I humbly apologize to all of the movie theater chains giving them this big snuff! But this change falls within the same method where a new medium is introduced and a threat is given to the medium it’s suppose to replace! When radio came around in the 1920’s, newspapers were given a threat with the belief that people would get their news on the radio and not in print. When TV made its mark in the 1940’s, radio was threatened. The same goes for over the air broadcast TV to cable in the 1980’s, and even when cable TV was seeing its “death” thanks to streaming. But newspapers still remain. Radio is still around. Over-the-air TV still exists, and cable TV hasn’t gone away. All of these mediums adapted themselves. Now it’s time where movie theaters should take heed as well as well as to the studios that churn out these movies themselves.

And a P.S. to all of this! Movie theaters made its most drastic change in the 1970’s and 1980’s when one time single screen houses converted themselves as twin screens or even triple screens. And the multiplex came to light with six screens each, later to eight, twelve, sixteen, and even more! Don’t get me started in those movie houses where you sit in a Lay-Z-Boy-esque lounge chair, and have waitstaff take your order for foods found in an upscale restaurant, washing it all down with a glass of white wine!! If I wanted to watch a flick seated on a lounge chair noshing on beef wellington and the booze of my choice, I would have stayed home! It’s a lot cheaper (and safer) besides!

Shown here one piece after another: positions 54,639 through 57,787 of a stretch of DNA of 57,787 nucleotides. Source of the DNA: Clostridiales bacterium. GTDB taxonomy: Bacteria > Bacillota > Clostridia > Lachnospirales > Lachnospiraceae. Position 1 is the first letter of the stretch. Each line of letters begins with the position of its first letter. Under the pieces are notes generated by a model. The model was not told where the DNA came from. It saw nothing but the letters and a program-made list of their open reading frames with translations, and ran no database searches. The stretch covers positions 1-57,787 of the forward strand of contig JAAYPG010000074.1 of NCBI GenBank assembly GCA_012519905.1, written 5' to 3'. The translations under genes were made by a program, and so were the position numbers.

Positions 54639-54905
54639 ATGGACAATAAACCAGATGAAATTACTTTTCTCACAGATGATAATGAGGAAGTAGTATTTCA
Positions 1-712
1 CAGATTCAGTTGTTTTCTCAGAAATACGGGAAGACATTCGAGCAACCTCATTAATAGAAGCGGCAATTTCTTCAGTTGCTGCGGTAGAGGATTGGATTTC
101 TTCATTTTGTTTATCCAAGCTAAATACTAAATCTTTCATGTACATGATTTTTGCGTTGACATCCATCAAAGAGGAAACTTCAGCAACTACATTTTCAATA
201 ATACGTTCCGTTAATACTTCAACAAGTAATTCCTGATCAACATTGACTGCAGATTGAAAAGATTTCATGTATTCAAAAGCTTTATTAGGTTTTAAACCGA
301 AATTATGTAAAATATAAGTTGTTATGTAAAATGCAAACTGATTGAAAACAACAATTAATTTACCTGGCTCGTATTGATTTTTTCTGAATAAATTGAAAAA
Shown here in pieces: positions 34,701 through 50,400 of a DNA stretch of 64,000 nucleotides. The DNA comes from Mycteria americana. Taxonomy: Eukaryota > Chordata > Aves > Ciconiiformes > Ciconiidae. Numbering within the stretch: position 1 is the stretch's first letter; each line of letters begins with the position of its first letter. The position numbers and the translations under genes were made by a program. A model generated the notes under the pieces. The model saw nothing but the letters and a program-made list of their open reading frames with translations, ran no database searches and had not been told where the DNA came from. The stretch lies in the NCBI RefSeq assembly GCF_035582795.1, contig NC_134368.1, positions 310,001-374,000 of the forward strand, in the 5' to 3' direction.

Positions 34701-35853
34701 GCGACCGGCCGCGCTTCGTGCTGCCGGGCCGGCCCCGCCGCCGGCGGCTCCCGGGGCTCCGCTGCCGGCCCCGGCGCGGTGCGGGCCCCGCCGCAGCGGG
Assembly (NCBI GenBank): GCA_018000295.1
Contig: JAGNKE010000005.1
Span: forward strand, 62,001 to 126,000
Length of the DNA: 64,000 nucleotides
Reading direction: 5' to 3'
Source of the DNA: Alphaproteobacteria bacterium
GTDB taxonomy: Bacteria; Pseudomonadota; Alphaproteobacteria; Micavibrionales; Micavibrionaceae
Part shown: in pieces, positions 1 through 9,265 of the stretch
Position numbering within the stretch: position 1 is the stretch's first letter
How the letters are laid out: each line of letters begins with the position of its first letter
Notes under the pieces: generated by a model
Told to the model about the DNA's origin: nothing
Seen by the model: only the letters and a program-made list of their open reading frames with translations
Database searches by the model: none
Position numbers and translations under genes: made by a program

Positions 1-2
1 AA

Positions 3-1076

Rich Borowy
Editorial Manager
Accessibly Live Off-Line
North Hills, CA

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ACCESSIBLY LIVE OFF-LINE (C) 2021 Linear Cycle Productions. All rights reserved. The views and opinions are those of the writers, and not necessarily of the staff and management. ‘Nuff said!